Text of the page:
If you find your version of PHP has several vulnerabilities, your next step is to submit a support ticket with your host and request that they upgrade you to a secure version. Again, this is why it's important to host your website with competent professionals.

Here is a graph showing the current PHP release cycle to give you an idea of what version of PHP you should be on for the long term:

http://php.net/supported-versions.php

#10 Clean up old admin users.

It's common for a Joomla site that is been around for any length of time to accumulate super administrators, this could be anyone from old developers or previously hired employees.

The old accounts provide another avenue for brute force password guessing. As an example, you may have forgotten that you set up a temporary account with a fairly easy password so that an extension developer could debug a problem you are having with one of their extensions.

Then, a few years later, a hacker is able to successfully guess it and use that password to install malware onto your site.

To check and correct this, simply go to your user manager, and filter by administrators and super administrators. Then, delete unused accounts.

Important! If you see a super administrator account that is active and enabled and that you are sure shouldn't be there, you likely have been hacked and you need to initiate a recovery. A common tactic for hackers is to register a user on the front end of the site and then use a vulnerability to escalate that user's privileges to super administrator. This may be the case for you if you find someone who doesn't belong.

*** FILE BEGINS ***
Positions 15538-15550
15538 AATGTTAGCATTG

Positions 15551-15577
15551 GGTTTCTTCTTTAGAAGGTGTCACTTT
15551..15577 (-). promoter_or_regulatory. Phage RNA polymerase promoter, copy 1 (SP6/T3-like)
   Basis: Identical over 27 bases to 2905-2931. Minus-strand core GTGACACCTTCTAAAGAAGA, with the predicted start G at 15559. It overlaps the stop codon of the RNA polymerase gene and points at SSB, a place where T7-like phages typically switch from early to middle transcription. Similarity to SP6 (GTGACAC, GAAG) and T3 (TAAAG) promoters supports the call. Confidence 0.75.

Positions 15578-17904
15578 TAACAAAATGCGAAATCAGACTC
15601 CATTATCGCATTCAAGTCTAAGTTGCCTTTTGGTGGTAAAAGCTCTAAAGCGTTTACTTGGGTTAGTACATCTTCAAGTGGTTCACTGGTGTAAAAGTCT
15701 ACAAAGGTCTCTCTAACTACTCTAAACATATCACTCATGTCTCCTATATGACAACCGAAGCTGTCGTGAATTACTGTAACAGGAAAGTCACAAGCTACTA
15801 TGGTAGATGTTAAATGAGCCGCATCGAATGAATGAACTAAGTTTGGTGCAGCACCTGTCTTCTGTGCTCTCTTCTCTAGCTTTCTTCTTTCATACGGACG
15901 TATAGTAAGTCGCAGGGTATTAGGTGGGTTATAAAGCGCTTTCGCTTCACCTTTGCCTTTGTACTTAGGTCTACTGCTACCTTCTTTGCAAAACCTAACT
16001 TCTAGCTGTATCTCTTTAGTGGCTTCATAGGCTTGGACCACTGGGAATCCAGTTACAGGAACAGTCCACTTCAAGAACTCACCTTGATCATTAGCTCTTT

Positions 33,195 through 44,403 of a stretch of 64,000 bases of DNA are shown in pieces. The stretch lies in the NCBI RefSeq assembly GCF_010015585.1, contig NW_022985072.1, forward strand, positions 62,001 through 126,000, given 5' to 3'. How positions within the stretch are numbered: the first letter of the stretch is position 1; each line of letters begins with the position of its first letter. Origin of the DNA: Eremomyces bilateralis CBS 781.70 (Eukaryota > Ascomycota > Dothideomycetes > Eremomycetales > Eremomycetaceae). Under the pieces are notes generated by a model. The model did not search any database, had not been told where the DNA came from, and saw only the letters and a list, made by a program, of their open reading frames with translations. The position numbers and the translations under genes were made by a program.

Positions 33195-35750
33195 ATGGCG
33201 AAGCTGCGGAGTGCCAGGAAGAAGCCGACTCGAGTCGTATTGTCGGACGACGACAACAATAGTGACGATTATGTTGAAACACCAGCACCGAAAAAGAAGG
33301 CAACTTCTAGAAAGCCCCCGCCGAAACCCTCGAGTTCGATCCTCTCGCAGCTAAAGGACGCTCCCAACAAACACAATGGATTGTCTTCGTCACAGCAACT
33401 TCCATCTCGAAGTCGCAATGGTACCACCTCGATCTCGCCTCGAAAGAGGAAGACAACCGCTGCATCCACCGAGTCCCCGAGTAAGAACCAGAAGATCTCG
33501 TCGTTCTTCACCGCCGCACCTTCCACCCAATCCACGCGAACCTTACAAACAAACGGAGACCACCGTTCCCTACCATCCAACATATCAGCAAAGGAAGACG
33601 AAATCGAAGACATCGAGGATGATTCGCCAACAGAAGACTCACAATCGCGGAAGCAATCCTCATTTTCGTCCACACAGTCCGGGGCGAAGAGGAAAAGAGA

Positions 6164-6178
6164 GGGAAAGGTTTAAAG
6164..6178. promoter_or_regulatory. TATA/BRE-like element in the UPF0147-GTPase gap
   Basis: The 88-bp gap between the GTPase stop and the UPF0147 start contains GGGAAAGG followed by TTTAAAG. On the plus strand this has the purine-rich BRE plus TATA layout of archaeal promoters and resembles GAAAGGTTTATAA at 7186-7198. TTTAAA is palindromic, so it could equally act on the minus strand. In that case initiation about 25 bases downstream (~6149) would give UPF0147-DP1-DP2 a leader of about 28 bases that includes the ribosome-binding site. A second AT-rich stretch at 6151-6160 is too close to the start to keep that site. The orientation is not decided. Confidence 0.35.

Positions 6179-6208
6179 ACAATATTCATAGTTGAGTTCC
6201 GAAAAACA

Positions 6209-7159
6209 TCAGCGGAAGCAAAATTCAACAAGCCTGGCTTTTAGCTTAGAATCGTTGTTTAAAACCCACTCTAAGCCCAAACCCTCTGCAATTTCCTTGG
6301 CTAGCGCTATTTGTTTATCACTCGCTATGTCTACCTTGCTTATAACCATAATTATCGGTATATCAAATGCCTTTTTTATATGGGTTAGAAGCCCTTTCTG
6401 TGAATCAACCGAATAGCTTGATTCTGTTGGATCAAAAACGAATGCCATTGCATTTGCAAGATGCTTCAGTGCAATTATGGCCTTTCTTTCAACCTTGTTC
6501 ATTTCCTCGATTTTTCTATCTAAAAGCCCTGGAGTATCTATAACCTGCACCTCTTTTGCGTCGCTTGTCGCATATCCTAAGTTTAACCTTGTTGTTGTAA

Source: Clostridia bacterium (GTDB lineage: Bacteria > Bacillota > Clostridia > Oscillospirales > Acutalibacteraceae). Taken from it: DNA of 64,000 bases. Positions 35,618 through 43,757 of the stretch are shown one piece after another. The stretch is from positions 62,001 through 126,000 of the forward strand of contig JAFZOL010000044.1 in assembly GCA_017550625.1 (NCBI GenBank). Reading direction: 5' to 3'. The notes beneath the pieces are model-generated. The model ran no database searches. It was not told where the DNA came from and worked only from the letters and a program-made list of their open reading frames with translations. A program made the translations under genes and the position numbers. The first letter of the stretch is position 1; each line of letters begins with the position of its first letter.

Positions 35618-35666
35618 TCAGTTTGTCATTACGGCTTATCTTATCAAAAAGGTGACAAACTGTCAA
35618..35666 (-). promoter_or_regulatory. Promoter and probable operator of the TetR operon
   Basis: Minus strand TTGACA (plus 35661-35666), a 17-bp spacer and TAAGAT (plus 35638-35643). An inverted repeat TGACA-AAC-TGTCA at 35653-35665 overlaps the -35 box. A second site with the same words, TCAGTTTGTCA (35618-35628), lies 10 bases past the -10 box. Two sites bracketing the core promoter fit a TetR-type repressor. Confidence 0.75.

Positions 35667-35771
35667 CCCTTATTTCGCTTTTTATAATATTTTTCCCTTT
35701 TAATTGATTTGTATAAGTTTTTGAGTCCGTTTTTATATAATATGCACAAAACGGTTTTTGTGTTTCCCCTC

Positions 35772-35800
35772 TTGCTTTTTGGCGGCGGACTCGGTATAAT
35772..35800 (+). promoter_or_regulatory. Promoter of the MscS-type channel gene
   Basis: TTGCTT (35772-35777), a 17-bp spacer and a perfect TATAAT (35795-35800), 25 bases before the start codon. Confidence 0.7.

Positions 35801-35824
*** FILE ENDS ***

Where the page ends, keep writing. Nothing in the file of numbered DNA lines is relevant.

#11 Check for and rename the admin user if needed.

While you're in the user manager, check for a user named, "admin." If this user exists, change their name to something other than admin.

The reason why this exists is that this was the default username that Joomla shipped with years ago for the super administrator and it provides a user to run brute force password guessing scripts against it.

If the name is anything other than admin, they have to guess the username and the password and not just the password.

#12 Uninstall non-core extensions that aren't being used.

It's also common for a Joomla site that is been around for any length of time to accumulate lots of extensions that it no longer uses.

These constitute security risks because even if there are no known vulnerabilities for the extensions now, that doesn't mean that one won't be discovered in the future.

These extra extensions increase the likelihood that something will be discovered that affects you. Because of this, it's a best practice to remove unused extensions. Code that does not exist cannot be hacked.

Important! Anytime you're deleting anything from your site you should start with a backup. Additionally, it's helpful to disable an extension first and see if it has any effect on your site before deciding to remove it completely.

While you're disabling things, you'll want to disable caching so that you are seeing an accurate representation of the website state.

#13 Remove old installations and files.